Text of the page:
“Now, I don’t want to discourage you honey…but did you say that if I mentioned running a marathon again, I should tell you not to?”
My mother says it with an air of anxious trepidation somewhat dampened by defeatism. She already knows it’s too late; she already knows I’m doomed.
Almost 10 years ago, after completing my second marathon in Rome, I told her in no uncertain terms that I was never, ever, never I will make one again. I may even have cried at the time – not, I hasten to add, tears of joy – after a punishing race during which it pissed me off the entire time (proving that even the Eternal City loses its charm when forced to get wet trudge through the streets for five hours under a concrete-colored sky).
Hardly any supporters showed up; parts of the route were not properly marked off, which meant that the Italians kept nonchalantly crossing the road, cigarette in hand, forcing the runners to stop and wait. But the main problem was that my training didn’t go according to plan.
Used to running with friends but having to prepare for Rome on my own, I had struggled to get through the long runs needed to keep me comfortable. An injury the month before had set me back further and I showed up on race day feeling physically – but especially mentally – unprepared. I had no real confidence that I could do it.
Well, I did, but the whole thing was so traumatizing that I kept my promise: “never again!” – until this year, a full decade later. Only one offer could have induced me to break my iron pact: a place in the London Marathon.
London is special, you see. It’s the one everyone wants to do, the one with the unbeatable vibe, so popular it’s almost impossible to get in. Some people enter the ballot for years without being selected. So when a seat nearly fell into my lap just 10 weeks before the event, I ignored the screaming voice in my head screaming at me to “just say no” and accepted.
My mom wasn’t the only person who expressed concerns. After all, 10 weeks isn’t long; when I googled “10-week marathon training plans,” all the results said something like, “You should allow more than 10 weeks to train for a marathon.” Super useful.
Yet while part of me knew it was madness, another part knew I had something to prove. Yep, my body wasn’t quite as young, fit, and full of Duracell bunny-like energy as it had been at 25. But my mind – surely that, over the next decade, had grown more resilient?
There is something inherently miraculous about training for a marathon. Maybe not to the people who knock one out every year, but to the rest of us “normal” – those for whom it’s a once, twice, thrice in a lifetime achievement – it’s a source of pure magic.
The distance is so far, so unfathomable, that the very idea seems impossible. When you start training, it feels like an exercise of blind faith: Against all your instincts, you have to trust that if you keep going a little further each time, within a few months you’ll be able to run 22.2 miles .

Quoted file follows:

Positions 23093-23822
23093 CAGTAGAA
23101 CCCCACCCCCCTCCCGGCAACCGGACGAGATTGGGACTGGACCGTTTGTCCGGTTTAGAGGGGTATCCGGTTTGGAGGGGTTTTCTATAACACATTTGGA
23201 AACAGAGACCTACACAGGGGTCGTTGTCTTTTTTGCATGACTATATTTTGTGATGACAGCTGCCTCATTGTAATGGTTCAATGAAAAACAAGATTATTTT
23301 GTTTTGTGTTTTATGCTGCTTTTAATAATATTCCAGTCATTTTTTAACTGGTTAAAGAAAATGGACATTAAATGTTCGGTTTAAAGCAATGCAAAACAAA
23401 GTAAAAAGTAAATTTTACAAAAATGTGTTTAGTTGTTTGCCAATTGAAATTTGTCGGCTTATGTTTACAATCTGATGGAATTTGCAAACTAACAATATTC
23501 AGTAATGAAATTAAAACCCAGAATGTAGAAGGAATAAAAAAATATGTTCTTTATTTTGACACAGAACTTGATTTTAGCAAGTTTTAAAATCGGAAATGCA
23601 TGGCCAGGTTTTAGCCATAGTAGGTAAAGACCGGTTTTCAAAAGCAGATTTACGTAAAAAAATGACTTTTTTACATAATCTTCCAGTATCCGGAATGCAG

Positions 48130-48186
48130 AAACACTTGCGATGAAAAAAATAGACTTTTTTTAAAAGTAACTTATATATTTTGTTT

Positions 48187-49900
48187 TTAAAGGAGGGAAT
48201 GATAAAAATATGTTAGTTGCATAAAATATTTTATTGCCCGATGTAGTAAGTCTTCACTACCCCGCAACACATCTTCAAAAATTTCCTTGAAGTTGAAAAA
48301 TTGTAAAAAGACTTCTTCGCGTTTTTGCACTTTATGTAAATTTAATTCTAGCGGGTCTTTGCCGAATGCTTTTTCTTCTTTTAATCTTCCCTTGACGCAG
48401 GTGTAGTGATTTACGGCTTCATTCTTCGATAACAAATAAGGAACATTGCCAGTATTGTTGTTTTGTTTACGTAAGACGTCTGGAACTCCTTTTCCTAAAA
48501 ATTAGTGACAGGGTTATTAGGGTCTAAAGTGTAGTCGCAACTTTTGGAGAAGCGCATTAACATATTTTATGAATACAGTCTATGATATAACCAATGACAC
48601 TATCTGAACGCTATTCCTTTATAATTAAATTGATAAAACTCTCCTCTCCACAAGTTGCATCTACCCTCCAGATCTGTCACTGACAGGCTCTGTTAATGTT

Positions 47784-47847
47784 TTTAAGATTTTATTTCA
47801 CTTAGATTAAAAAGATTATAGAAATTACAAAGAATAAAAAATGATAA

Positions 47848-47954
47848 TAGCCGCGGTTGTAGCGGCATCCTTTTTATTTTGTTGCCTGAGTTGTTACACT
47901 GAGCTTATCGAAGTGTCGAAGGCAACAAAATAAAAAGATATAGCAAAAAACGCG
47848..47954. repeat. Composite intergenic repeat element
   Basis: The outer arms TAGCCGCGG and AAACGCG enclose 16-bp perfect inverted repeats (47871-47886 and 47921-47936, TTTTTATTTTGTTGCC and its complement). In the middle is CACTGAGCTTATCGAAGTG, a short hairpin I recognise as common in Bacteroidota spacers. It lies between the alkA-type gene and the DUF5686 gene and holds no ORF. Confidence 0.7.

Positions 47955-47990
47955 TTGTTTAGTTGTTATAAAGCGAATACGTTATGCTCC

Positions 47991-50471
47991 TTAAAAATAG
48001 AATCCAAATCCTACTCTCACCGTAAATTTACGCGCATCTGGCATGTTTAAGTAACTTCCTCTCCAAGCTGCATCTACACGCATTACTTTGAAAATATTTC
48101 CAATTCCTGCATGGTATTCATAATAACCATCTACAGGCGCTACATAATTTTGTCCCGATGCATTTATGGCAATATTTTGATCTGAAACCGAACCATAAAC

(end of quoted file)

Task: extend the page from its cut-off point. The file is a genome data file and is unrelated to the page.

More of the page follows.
You have to turn down the volume of the constant naysayer in your brain bleating it Obviously you’ll never make it and you keep putting one foot in front of the other. There’s a reason people say it’s the ultimate psychological challenge.
As the miles from the big ride rack up each week, you almost feel like you’re watching yourself catch up with it from afar. Surely it’s not me, running for three hours?you think surprised. Surely I could never do that? For me, it never ceases to be miraculous.
This time I was determined to train on my own, to prove to myself that I didn’t need a running partner’s crutch to keep going. A relative newcomer to a seaside town with a beautiful long coastal path, I rode the same training course, week after week.
Every Saturday, I’d set off down the beach with headphones on and listen to the same playlist. I watched as the sea changed with the weather, from calmly shimmering periwinkle to angrily churning slate. I thought about how much I finally loved living by the sea, and how beautiful the air was in my lungs and the blood flowing through my veins. How good it was to be alive.
Physically, it quickly became apparent that I was no longer 25: my knees ached, my joints creaked, and my back ached. Some days, the wind would whip right in my face and I’d yell “fuck you!” in the void. Others, the rain pounded and drenched me to the skin five minutes after I walked out the door. The irritated things. My toenails have turned black. When my legs got tired, I forgot to lift my feet and stumbled, scraping my hands and knees like a small child. But I kept putting one foot in front of the other, over and over, no matter what.
Stop!the naysayer yelled in my brain. NOI answered calmly.
The big challenge is yet to come. Race day is Sunday 23 April. As I write this, I don’t know if I’ll finish it — even with all the training, nothing will ever really, truly convince me that it’s possible, other than handling the damn thing. My stomach fills with a million butterflies when I think about the final push.
But I know this: I may be older, softer, and more perpetually exhausted, but I know now that I’m mentally stronger than 20-year-old Helen ever was. Culture may still reward youth above all else, but when it comes to marathon training, give me age before beauty any day.